AROUND THE GARDEN
A Simple Plan
By Chris Cohan
“Yo,” as Tony Soprano said, “fuggedaboutit.” If it was only that easy. Well, it just might be. This is the year to narrow your focus and commit to simplification. Thoreau said, “Simplify, simplify.” Tony Soprano and Henry David Thoreau together in the same paragraph. Talk about strange garden-fellows. One never knows where inspiration may come from, whether the rough streets of New Jersey or the gentle woods of Massachusetts. Take whatever works and use it.
Gardening should be pleasurable, relaxing, and offer happiness. Here is a 12-step plan toward finding Namaste, the divine in the garden and yourself.
- Choose wisely: Select plants that are known to be reliable and problem-free for your garden. Also, right plant, right place. This will save you a lot of effort pruning or transplanting when plants outgrow where you placed them.
- Reduction: Cut back on the size of your lawn — or eliminate it entirely.
- Preparation: First thing you want to do is loosen the soil, which tends to become compacted in winter, to a depth of 12 inches by tilling or turning it. Any mulch or leaf litter that is well-composted should be mixed right in. Feed the soil, not the plants. It is especially important to add a healthy layer of compost to improve the soil’s texture, nutrient content, and moisture-retention. Then rake the soil level and water lightly to help it settle and release air pockets.
- Compost area: If you haven’t already, now’s a great time to set up a compost area in your garden. This could be as simple as buying a ready-made compost bin, building your own using spare wood, or creating a spot to just dump garden and kitchen organic waste, mix with soil, repeat, and watch the earthworms appear.
- Watering: If a necessity, install an automatic sprinkler system or drip line.
- Tea party: Watering your plants with chamomile tea is a great way to help ward off bacterial and fungal infections that come with springtime. Spraying your plants with a chamomile tea mix a few times a week early will help stop seedling from damping off.
- Simplify: Again? Yes, reduce the variety of plants. Use masses to create a calm unified design. Then you only need to learn how to take care of a few plants.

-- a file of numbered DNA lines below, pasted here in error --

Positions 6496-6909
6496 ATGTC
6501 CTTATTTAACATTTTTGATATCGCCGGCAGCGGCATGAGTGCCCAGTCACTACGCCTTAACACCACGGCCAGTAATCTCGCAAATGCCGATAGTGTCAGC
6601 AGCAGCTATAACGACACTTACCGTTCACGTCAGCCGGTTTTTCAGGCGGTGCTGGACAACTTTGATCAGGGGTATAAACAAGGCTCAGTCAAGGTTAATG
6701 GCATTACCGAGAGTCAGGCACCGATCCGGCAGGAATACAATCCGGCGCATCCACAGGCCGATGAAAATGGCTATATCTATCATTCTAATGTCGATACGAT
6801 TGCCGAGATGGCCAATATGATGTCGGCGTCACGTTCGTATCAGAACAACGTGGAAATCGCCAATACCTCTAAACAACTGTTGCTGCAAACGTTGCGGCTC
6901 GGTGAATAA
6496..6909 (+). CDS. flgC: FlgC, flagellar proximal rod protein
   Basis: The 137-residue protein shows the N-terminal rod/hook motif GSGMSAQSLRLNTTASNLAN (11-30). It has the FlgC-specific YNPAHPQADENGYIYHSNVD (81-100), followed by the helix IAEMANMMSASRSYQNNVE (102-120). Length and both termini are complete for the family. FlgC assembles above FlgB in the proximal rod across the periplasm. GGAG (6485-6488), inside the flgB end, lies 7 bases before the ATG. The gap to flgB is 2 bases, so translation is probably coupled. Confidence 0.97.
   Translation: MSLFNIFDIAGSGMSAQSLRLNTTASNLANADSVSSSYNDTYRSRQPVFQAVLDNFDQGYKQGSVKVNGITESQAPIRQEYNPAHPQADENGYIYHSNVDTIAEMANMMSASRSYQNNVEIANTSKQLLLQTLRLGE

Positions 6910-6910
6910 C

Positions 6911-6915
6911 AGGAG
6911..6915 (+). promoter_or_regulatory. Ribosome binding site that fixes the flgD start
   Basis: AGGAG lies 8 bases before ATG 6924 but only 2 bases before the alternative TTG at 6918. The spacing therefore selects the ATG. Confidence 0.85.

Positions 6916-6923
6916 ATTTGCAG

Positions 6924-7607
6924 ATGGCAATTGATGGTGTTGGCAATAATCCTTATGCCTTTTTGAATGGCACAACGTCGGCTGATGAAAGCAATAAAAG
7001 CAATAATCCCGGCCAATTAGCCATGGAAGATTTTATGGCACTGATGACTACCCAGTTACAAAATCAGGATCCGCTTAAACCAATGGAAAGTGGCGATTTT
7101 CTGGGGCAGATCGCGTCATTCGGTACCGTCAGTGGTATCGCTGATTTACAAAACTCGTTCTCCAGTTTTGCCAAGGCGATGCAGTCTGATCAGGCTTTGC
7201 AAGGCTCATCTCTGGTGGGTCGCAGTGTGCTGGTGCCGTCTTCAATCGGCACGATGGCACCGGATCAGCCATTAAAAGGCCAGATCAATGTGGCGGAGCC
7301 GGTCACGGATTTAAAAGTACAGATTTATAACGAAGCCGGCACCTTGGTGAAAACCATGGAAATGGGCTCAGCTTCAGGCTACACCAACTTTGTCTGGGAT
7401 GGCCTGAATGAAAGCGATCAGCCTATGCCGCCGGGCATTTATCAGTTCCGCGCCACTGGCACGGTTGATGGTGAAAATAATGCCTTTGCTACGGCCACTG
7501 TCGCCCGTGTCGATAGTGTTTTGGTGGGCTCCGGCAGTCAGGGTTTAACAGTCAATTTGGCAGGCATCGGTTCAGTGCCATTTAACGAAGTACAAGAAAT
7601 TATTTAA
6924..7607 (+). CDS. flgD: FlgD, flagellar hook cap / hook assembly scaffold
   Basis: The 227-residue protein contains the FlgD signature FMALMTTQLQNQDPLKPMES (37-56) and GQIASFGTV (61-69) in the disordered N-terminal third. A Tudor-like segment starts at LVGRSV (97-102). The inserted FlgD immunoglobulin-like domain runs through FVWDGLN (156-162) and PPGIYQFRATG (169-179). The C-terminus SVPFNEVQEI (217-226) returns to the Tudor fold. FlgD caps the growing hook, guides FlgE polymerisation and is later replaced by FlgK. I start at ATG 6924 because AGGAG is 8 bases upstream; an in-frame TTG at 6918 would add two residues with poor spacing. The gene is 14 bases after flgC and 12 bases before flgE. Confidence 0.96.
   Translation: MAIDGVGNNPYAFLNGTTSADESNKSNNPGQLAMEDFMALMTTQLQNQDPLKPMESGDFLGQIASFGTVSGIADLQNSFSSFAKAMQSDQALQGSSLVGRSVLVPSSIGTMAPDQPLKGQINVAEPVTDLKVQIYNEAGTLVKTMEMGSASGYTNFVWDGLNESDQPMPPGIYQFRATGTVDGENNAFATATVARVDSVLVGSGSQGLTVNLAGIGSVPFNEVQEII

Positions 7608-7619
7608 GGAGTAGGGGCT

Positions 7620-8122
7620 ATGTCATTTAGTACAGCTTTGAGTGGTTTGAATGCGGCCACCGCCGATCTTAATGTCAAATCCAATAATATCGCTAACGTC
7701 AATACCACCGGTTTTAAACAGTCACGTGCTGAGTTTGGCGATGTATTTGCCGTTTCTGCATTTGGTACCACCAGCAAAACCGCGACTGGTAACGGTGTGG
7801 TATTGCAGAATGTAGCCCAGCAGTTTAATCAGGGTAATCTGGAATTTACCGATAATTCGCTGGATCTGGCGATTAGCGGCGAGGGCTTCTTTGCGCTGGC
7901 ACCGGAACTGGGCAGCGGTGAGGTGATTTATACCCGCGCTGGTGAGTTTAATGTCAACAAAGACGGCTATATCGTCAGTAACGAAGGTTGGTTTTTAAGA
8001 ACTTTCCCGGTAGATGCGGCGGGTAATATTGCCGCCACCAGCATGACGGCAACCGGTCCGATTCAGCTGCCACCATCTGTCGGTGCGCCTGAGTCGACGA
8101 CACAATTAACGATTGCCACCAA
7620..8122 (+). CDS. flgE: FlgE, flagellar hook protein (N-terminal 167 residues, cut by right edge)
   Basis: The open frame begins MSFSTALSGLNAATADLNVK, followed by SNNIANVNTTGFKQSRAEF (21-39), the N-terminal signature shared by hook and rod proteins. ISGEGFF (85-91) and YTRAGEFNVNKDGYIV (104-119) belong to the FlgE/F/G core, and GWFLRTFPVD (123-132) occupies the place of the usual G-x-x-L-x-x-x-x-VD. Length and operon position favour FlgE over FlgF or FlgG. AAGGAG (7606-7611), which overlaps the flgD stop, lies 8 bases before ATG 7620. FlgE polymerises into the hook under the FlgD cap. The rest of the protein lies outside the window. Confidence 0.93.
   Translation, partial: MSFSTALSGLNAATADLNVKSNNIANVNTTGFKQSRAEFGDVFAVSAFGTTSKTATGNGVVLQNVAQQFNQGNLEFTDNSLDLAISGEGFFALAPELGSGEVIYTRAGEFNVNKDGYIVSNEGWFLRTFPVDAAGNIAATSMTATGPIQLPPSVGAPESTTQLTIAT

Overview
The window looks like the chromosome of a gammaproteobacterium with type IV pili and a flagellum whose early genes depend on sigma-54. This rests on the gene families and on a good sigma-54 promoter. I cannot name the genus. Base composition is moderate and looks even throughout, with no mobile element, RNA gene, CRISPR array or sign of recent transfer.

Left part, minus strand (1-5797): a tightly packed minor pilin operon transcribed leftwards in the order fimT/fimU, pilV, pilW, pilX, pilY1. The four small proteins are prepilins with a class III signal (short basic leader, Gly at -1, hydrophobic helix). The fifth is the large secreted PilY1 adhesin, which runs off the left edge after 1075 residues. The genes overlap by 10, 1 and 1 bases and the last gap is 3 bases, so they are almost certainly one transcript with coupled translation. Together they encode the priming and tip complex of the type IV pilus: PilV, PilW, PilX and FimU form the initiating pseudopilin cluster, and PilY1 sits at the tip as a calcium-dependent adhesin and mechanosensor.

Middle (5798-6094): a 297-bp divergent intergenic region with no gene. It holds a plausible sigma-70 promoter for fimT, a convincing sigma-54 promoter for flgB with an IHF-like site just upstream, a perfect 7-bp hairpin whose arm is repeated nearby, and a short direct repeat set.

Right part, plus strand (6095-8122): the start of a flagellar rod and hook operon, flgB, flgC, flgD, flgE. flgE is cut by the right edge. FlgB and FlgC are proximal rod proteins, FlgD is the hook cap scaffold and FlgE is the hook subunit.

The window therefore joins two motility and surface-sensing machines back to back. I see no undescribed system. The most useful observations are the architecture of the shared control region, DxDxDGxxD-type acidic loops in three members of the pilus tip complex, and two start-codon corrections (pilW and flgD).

- Division: Some perennials tend to crowd each other out, causing their performance to deteriorate year over year. Daylilies, Shasta Daisies, and hostas benefit from being divided in early spring. Before the growing season takes off, give these plants room to spread out.
- Eggshells: Toss some in holes that you are planting vegetables in to help plants avoid “blossom end rot,” which is often cause by a calcium deficiency. Grind up the eggshells as much as possible.
- To the Moat: Always create a ring of soil around trees or shrubs a bit wider than the original hole. It will act like a berm, allowing deep water saturation without turning the whole area into a mud pit.
- Mulch: Spread it wherever you can to reduce weeds, conserve soil moisture, improve plant health, and make your garden look tidy. Mulch is most effective at keeping weeds from becoming established if you get it in place before the weeds start sprouting. Don’t wait too long to mulch an area, or the weeds will beat you there.
- Plan: Maybe this should be first. Planning is essential so that you get color blooming throughout the season, by mixing perennials with annuals. It’s also good to plant according to height, making sure that taller plants don’t block the sun from shorter ones. Planning will help you not overplant the vegetable patch and provide opportunities for reseeding later in season.
There you go. A 12-step approach to a divine gardening season. If it does not work, well then fuggedaboutit.